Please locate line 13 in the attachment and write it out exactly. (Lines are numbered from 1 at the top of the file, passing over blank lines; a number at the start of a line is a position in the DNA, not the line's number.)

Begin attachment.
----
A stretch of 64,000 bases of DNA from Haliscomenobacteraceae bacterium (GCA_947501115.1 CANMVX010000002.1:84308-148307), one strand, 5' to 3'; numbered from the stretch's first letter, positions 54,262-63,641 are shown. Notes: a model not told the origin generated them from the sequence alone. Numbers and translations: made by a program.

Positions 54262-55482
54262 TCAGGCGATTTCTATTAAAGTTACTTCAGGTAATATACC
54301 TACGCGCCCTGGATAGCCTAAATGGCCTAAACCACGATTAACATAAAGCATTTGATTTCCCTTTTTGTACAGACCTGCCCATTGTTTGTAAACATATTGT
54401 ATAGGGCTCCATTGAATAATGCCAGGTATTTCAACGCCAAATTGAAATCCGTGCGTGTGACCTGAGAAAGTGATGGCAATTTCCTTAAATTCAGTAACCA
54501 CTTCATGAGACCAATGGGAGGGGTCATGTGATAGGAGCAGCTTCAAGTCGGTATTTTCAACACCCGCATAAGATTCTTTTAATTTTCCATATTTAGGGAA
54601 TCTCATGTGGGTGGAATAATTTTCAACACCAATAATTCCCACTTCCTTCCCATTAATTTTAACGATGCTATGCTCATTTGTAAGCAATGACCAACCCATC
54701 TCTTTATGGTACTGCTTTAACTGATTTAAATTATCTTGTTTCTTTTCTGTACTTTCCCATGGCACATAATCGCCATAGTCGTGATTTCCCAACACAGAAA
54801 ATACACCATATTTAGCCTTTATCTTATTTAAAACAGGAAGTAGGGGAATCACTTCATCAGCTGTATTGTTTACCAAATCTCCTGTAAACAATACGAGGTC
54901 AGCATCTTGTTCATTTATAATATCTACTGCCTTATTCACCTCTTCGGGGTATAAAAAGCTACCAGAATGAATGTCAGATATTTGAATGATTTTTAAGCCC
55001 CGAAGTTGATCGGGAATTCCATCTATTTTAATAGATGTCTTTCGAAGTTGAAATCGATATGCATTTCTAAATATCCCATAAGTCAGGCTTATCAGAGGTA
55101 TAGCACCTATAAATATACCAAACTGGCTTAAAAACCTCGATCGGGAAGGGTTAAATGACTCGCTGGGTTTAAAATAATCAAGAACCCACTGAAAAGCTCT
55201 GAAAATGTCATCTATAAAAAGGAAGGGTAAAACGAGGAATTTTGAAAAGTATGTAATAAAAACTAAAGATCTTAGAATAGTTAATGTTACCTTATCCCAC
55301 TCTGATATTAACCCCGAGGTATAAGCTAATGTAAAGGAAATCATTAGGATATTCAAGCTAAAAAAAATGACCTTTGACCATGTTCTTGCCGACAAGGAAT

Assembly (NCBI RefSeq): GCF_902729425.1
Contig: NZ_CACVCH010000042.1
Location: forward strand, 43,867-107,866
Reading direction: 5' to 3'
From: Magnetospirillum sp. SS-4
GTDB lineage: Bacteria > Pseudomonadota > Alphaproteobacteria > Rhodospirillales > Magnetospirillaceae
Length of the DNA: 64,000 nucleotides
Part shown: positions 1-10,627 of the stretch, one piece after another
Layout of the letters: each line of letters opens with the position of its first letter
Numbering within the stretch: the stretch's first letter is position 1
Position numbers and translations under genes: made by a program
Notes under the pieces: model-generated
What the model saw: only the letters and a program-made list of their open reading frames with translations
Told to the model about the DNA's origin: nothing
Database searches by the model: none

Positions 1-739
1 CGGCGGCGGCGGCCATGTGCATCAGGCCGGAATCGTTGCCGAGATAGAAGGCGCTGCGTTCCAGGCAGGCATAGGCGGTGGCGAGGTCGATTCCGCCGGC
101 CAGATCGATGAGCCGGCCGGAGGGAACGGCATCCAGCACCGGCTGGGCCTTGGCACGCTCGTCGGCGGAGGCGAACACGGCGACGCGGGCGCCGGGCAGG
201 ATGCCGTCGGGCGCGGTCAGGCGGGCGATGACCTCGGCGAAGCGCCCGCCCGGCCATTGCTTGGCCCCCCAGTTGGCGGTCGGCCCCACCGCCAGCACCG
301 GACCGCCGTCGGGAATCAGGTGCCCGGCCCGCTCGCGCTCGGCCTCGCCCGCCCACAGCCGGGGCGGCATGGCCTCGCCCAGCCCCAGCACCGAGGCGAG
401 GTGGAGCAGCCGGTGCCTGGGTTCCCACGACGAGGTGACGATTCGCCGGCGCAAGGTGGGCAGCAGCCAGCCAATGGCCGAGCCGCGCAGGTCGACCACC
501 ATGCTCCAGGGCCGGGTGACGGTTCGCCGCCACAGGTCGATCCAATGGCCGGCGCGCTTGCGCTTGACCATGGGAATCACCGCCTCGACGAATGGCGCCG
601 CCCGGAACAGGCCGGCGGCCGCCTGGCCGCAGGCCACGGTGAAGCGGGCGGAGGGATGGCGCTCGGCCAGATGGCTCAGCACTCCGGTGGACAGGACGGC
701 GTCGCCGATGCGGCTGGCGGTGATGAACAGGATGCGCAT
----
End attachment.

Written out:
55201 GAAAATGTCATCTATAAAAAGGAAGGGTAAAACGAGGAATTTTGAAAAGTATGTAATAAAAACTAAAGATCTTAGAATAGTTAATGTTACCTTATCCCAC